and i have no clue about how to make an apple martini, but it seemed like a better analogy than apples to oranges seeing as cameras all do the same thing, but in different flavors.

Jim Martin December 30th, 2013 11:58 AM

Re: Why I sold my Red and "downgraded" to a C100
 
Matt-
Sorry if I came off a bit harsh but you were sounding a bit homer on the RED while dissing the C100 with poor arguments that have been re-hashed too many times. In general with the Canons, what you see on the screen is better than the spec sheet. The REDs, while looking excellent on the spec sheet, need the best circumstances to look their best. The Canons seem to get the skin tones better from the start, grading or not....and low light, the Canons are the champ.
I think what I'm saying is with the REDs, you need a lot of add-ons and a lot of work/time=money in post so in many cases, not very practical. The Canons are ready to go and need less light which is HUGE....saving work/time & money. Production is hard enough and all I've ever said is why make it harder if you don't need to.

Jim Martin
Filmtools.com

Matt Davis December 30th, 2013 12:34 PM

Re: Why I sold my Red and "downgraded" to a C100
 
Quote:

Originally Posted by Jim Martin (Post 1826028)
you were sounding a bit homer on the RED while dissing the C100 with poor arguments that have been re-hashed too many times.

As in Homer Simpson or more 'Homey'? I must bear in mind that my writing 'voice' is so influenced by Alan Coren, Douglas Adams and Stephen Fry that it may not 'travel well' (I will never be a 'Journalist'). But that goes for many of us here. LOL

Quote:

Originally Posted by Jim Martin (Post 1826028)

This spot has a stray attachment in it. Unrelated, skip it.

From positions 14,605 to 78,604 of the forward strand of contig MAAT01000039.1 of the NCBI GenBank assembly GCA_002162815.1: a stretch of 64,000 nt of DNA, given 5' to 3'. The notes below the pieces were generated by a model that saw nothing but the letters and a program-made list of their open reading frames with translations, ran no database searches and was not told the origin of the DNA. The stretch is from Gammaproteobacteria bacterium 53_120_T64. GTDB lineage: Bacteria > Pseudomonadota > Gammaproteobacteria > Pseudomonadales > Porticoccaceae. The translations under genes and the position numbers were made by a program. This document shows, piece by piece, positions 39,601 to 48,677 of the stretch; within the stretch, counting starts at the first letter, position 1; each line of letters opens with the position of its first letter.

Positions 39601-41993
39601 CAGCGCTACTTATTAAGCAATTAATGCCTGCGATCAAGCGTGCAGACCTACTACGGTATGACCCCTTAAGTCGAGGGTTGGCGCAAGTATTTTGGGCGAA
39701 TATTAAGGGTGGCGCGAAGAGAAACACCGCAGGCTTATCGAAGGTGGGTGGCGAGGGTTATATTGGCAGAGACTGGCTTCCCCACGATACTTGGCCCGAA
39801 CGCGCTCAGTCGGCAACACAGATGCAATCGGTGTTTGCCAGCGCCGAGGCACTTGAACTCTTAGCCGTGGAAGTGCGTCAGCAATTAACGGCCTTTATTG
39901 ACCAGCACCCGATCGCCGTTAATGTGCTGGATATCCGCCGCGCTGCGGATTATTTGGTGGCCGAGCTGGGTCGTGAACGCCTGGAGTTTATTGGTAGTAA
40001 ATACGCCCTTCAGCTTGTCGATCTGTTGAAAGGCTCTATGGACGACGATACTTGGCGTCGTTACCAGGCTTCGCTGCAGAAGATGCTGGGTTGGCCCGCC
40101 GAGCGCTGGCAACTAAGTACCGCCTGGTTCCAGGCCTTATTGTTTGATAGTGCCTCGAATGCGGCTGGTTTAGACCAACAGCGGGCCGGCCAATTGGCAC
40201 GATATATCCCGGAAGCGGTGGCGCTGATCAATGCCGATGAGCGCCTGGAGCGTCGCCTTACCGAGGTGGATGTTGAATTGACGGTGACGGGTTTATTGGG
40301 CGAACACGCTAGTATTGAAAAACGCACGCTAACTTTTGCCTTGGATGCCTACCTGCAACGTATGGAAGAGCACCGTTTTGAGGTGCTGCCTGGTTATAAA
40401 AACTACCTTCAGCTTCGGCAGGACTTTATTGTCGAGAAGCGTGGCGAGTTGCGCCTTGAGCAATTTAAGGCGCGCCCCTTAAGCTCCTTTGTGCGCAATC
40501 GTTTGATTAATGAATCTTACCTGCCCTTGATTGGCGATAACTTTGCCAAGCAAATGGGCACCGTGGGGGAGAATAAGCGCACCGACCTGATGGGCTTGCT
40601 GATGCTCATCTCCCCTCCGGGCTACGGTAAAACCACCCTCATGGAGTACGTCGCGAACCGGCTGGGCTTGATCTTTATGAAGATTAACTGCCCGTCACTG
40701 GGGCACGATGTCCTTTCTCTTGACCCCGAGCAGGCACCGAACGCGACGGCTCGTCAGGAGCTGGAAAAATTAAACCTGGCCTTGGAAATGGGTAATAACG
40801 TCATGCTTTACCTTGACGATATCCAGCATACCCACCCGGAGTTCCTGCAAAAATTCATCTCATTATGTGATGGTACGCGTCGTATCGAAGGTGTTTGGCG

what you see on the screen is better than the spec sheet.

My C100 is my 'little donkey' and whilst I love it to bits, I do reserve the right to whack it with a stick at times: what we see on the screen is *thankfully* not what we see in our edit software because Canon has blessed it with an LCD panel from a mobile phone half a decade old. It also continues to deliver rushes that require a little more work than it should do:

https://mattdavis.clarify-it.com/d/c100-psf

And I'm working on the ClipWrap/5DtoRGB/straight import story too (with added 4:2:2). It's not as straightforward as many think.

Now, the add-ons and workflow tweaks required are *nowhere near* the escalated heights of Scarletness, but IMHO you do need to invest some time (!) and some bucks (not much, but more than a crate of beer and some pizza) on the C100 workflow. ClipWrap and 5DtoRGB are both required purchases on the Mac platform in my humble opinion. And then there's the almost obligatory purchase of a Ninja. Not for every shoot, not even for 80% of your shoots. But hey, one day you'll know WHY you need one. Then there's that AF upgrade coming. How could you not?

So perhaps all I'm wittering on about is that I reserve the right to poke my C100 with a stick now and again because it's not quite as good as sliced bread. OTOH, if anyone has seen the film 'Babe', there are plenty of times when I can turn round to it and say 'That'll do, pig. That'll do."